A short book on a heavy topic: the history of how the "Old Court" method of constitutional interpretation gave way to the Progressive interpretation. Epstein's not a fan.
It's important because, as a result of this shift, all levels of government got lots bigger and more powerful in the ways they could legitimately regulate, subsidize, and expropriate previously private economic decisions and resources.
To get the full use of the book, it would almost certainly help to have had a recent course in Constitutional Law under one's belt. Or at least keep Wikipedia handy so that when Epstein starts talking about the Dormant Commerce Clause, you'll be able to quickly dope out what that means.
Things loosen up a bit in the final chapter which comments on cases that even a legal dilettante like your humble blogger is acquainted with: the medical marijuana case, Gonzales v. Raich and the eminent domain ruling in Kelo v. City of New London. (But even here, Epstein drags in a third case, the more obscure Lingle v. Chevron U.S.A, which ruled in favor of a rent cap on oil companies leasing gas stations in Hawaii.)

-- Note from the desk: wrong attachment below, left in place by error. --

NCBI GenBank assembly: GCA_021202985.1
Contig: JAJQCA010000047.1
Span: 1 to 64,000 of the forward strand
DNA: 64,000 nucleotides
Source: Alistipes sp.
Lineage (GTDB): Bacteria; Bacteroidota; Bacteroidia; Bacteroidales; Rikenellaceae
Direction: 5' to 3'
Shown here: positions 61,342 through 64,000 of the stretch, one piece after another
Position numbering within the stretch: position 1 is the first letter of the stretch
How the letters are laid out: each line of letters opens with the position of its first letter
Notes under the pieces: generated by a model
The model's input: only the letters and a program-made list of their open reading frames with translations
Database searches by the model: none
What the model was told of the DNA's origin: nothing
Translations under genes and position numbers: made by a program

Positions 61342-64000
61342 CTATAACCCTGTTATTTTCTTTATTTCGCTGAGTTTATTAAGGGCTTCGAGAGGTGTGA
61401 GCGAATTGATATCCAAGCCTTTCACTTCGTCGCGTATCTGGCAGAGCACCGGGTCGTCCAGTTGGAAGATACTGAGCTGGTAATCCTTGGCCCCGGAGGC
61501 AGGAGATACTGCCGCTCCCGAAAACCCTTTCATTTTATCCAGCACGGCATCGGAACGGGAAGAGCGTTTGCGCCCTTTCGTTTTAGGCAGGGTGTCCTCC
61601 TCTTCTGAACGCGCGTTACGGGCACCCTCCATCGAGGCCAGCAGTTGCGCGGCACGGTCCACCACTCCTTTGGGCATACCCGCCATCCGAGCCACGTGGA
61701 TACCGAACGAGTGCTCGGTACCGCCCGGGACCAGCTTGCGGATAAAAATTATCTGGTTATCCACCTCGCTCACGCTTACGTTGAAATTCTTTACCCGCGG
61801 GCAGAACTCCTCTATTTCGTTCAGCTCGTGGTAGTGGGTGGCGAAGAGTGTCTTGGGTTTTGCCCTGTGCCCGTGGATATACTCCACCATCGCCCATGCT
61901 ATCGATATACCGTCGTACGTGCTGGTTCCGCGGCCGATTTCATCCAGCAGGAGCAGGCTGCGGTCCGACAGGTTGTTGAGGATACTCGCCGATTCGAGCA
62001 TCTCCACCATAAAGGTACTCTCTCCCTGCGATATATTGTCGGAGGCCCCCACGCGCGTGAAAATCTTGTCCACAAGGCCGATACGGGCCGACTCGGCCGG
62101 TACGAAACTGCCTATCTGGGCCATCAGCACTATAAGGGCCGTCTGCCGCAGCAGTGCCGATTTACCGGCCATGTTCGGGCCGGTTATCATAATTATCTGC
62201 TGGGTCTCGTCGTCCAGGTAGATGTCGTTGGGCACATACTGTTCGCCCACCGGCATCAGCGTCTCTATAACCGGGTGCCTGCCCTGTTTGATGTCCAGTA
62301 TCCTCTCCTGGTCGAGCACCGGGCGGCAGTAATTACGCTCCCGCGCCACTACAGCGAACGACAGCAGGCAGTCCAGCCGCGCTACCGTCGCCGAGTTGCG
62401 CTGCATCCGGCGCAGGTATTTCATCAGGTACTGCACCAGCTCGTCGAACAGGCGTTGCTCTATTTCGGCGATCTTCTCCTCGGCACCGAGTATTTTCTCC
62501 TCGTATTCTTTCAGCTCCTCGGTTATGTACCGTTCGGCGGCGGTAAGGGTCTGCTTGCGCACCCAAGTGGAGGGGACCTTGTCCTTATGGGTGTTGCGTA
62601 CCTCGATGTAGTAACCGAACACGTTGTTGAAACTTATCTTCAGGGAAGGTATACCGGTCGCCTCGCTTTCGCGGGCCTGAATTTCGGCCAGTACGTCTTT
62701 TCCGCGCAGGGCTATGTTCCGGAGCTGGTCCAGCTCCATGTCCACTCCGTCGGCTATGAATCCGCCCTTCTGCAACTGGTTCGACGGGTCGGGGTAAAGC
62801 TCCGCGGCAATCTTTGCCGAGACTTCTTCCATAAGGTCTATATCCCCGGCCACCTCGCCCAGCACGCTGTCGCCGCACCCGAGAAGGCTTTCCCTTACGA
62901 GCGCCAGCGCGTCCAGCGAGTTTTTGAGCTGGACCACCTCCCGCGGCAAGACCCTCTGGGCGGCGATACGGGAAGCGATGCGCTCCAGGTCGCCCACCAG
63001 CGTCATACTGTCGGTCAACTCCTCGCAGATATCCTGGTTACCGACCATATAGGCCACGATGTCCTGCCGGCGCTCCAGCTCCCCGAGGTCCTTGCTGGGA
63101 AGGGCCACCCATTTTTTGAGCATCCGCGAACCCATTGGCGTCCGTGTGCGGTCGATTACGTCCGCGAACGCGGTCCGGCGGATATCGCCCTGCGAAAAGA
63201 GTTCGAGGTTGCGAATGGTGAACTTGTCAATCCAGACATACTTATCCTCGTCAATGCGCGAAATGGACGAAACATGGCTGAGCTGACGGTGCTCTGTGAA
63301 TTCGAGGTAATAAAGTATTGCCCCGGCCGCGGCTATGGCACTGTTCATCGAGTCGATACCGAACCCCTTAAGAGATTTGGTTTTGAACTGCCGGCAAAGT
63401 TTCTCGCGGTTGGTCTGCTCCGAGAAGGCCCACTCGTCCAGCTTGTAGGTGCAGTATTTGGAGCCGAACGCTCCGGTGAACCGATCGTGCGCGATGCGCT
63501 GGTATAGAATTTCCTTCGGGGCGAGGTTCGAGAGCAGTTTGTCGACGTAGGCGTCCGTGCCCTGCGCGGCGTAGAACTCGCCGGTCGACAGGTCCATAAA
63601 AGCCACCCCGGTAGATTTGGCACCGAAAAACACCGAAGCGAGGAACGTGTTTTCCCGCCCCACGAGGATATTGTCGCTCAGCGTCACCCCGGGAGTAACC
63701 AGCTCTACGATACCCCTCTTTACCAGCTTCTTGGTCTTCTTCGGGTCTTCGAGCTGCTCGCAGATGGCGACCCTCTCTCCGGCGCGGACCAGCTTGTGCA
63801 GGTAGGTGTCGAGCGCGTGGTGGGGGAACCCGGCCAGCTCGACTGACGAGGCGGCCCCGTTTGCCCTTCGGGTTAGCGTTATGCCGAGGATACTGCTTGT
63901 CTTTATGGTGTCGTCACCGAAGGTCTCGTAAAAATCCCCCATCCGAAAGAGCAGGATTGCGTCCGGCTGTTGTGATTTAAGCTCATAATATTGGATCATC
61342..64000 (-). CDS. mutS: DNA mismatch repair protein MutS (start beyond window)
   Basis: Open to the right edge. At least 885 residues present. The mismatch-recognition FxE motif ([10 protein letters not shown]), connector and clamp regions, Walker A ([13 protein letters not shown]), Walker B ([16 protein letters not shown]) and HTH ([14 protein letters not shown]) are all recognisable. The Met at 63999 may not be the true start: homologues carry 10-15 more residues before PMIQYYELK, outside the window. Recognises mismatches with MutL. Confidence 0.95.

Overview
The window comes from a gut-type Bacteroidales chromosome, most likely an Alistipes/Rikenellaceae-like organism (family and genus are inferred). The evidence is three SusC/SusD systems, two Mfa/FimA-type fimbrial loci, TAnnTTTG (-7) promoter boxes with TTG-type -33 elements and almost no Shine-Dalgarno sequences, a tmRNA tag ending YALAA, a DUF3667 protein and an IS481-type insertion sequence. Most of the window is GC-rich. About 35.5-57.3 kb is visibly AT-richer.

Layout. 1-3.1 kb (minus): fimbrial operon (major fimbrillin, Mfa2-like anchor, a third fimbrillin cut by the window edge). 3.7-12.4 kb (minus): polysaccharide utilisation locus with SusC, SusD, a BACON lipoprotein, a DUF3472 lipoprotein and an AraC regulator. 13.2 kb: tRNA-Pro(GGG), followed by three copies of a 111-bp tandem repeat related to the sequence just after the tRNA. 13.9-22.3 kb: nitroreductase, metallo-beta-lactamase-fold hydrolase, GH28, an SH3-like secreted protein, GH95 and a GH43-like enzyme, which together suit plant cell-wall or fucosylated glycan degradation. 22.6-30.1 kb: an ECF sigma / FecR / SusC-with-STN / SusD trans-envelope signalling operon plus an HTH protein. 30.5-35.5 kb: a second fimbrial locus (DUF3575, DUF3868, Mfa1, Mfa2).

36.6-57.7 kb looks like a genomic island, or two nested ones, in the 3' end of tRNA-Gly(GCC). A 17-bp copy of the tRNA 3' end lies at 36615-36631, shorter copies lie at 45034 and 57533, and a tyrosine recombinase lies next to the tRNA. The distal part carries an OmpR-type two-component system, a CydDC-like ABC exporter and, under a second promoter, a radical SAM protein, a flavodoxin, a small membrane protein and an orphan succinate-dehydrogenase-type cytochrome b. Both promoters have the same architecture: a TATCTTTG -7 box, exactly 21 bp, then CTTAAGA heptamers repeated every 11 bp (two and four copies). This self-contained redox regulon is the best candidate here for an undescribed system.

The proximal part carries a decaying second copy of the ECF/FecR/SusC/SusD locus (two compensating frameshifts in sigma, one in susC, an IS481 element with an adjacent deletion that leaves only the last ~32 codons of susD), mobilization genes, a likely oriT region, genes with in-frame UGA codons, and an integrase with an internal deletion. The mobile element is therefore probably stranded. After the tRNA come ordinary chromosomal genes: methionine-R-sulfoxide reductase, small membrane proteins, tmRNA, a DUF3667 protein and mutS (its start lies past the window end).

It's particularly interesting to read Epstein's take on Kelo since he became well known back in the 1980s for his book Takings: Private Property and the Power of Eminent Domain. So much so, in fact, that then-Senator Joe Biden waved around a copy at the confirmation hearings of Clarence Thomas, as a particular dangerous "natural rights" legal philosophy.
A depressing story for anyone who likes limited government, and quick fixes are, of course, unlikely. (Something similar to what happened to the Supreme Court during the New Deal, maybe? I wouldn't bet on it.)